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Title:
Star formation in NGC 4449: MAMA-detector UV imagery and Fabry-Perot Balmer-line imagery
Authors:
Hill, Robert S.; Home, Allen T.; Smith, Andrew M.; Bruhweiler, Fred C.; Cheng, K. P.; Hintzen, Paul M. N.; Oliversen, Ronald J.
Affiliation:
AA(NASA. Goddard Flight Center, Greenbelt, MD, US), AB(NASA. Goddard Flight Center, Greenbelt, MD, US), AC(NASA. Goddard Space Flight Center, Greenbelt, MD, US), AD(NASA. Goddard Space Flight Center, Greenbelt, MD, US), AE(NASA. Goddard Space Flight Center, Greenbelt, MD, US), AF(NASA. Goddard Space Flight Center, Greenbelt, MD, US), AG(NASA. Goddard Space Flight Center, Greenbelt, MD, US)
Publication:
The Astrophysical Journal, vol. 430, no. 2, pt. 1, p. 568-580 (ApJ Homepage)
Publication Date:
08/1994
Category:
Astrophysics
Origin:
STI
NASA/STI Keywords:
Balmer Series, Galactic Clusters, Galactic Evolution, Irregular Galaxies, Luminosity, Star Formation, Ultraviolet Spectroscopy, Astronomical Models, Cosmology, Fabry-Perot Interferometers, Multi-Anode Microchannel Arrays, Spectrum Analysis, Ultraviolet Astronomy, Ultraviolet Photometry
DOI:
10.1086/174431
Bibliographic Code:
1994ApJ...430..568H

Abstract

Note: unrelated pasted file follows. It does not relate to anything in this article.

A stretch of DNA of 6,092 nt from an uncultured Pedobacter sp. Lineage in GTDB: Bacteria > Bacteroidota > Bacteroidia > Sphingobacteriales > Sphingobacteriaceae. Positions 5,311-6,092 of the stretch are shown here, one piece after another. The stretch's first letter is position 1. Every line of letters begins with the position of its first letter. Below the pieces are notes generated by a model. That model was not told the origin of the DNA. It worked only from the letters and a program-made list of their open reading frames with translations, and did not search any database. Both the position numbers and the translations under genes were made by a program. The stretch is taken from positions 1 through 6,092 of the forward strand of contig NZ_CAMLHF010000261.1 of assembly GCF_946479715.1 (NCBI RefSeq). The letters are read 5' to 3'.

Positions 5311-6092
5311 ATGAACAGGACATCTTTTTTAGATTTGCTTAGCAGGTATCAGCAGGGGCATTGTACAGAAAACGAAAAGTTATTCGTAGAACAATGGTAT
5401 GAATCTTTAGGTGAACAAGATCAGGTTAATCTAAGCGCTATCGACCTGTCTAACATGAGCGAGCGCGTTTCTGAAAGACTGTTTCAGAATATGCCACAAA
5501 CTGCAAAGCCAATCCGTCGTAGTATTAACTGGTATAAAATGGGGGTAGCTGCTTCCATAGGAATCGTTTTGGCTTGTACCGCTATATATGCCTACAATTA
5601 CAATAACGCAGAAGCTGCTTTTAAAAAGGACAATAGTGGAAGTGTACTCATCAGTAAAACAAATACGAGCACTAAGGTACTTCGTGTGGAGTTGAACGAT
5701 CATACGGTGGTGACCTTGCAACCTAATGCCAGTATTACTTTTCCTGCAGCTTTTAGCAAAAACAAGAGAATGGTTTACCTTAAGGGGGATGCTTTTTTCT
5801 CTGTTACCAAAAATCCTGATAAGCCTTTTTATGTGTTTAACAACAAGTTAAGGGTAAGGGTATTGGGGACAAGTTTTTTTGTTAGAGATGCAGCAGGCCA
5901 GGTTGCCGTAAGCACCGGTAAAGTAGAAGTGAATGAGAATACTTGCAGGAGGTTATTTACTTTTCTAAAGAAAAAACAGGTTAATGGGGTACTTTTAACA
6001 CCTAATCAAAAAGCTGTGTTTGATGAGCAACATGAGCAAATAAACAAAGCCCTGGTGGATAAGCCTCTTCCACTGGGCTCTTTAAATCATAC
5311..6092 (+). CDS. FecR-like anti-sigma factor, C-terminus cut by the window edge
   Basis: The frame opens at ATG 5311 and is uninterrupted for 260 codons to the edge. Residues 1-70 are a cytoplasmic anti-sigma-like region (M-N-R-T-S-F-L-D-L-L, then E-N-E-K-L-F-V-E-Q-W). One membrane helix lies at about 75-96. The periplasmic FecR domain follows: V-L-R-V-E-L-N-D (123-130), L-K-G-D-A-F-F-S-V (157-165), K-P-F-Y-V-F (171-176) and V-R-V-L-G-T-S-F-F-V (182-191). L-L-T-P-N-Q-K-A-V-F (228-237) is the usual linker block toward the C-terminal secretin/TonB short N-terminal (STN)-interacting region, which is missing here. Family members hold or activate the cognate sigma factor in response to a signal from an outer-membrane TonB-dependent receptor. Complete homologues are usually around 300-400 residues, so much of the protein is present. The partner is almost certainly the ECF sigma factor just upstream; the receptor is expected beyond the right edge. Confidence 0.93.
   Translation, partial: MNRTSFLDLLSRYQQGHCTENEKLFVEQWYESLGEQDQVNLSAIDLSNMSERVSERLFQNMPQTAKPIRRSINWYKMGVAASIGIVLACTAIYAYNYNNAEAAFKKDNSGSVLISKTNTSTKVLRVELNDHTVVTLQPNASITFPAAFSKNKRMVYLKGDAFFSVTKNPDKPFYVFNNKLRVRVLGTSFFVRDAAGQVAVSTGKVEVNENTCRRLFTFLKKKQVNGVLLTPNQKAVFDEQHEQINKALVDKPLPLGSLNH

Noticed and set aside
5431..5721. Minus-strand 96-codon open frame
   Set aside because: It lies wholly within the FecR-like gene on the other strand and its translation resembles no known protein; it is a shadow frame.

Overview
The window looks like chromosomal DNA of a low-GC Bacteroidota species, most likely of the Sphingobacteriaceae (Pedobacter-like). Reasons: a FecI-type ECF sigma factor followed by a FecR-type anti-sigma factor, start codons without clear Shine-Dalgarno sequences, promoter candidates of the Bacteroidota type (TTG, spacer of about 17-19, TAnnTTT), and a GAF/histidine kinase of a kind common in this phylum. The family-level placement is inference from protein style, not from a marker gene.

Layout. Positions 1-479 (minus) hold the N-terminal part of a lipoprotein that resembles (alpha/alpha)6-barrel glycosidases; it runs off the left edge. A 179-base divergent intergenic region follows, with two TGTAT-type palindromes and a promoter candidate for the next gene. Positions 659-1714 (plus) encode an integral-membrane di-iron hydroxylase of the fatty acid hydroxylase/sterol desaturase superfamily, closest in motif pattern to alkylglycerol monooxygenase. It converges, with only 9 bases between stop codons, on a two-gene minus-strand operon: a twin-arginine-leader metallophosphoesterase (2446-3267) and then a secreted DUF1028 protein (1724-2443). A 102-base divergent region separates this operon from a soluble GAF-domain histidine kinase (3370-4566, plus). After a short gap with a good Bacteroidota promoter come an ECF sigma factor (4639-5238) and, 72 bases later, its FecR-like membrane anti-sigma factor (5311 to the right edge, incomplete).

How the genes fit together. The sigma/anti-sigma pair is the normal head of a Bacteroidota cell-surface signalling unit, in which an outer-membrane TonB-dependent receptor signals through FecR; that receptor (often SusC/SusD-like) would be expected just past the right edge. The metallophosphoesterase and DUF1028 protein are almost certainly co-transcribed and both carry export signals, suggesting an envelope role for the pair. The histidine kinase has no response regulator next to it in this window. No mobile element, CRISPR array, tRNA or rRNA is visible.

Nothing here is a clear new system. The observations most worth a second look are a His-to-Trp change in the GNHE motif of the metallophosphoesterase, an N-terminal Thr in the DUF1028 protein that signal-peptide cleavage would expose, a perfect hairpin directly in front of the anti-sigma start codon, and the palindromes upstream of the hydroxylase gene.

Using far-ultraviolet (FUV) and Balmer-line imagery, we investigate the star formation history of 22 large OB complexes in the Magellanic irregular galaxy NGC 4449. The FUV luminosity of NGC 4449 is comparable to those of late-type spirals and is greater than that of the LMC by approximately 2.4 mag, indicating substantial star formation in the last 108 yr. FUV data were taken using a sounding-rocket telescope with a Multianode Microchannel Array (MAMA) detector, and Balmer-line data were taken using the Goddard Fabry-Perot Imager. The resulting imagery shows bright, roughly coincident FUV and H alpha sources throughout the extent of the visible galaxy. We model these sources using cluster-evolution codes. Although all sources are a few Myr old, clear age differences are found. In particular, several of the most recently active star formation regions are located together in the galaxy's northern periphery, which is apparently coincident with a large H I reservoir. The brightest and most massive OB complexes are found along the northeast-southwest surface brightness ridgeline (the 'bar'). Over the entire galaxy, star formation rates are consistent on timescales of 106, 108, and 109 yr. A history of recent star formation is suggested with two main episodes, one predominantly in the bar ending approximately 5 Myr ago, and an ongoing one associated with an observed H I cloud.

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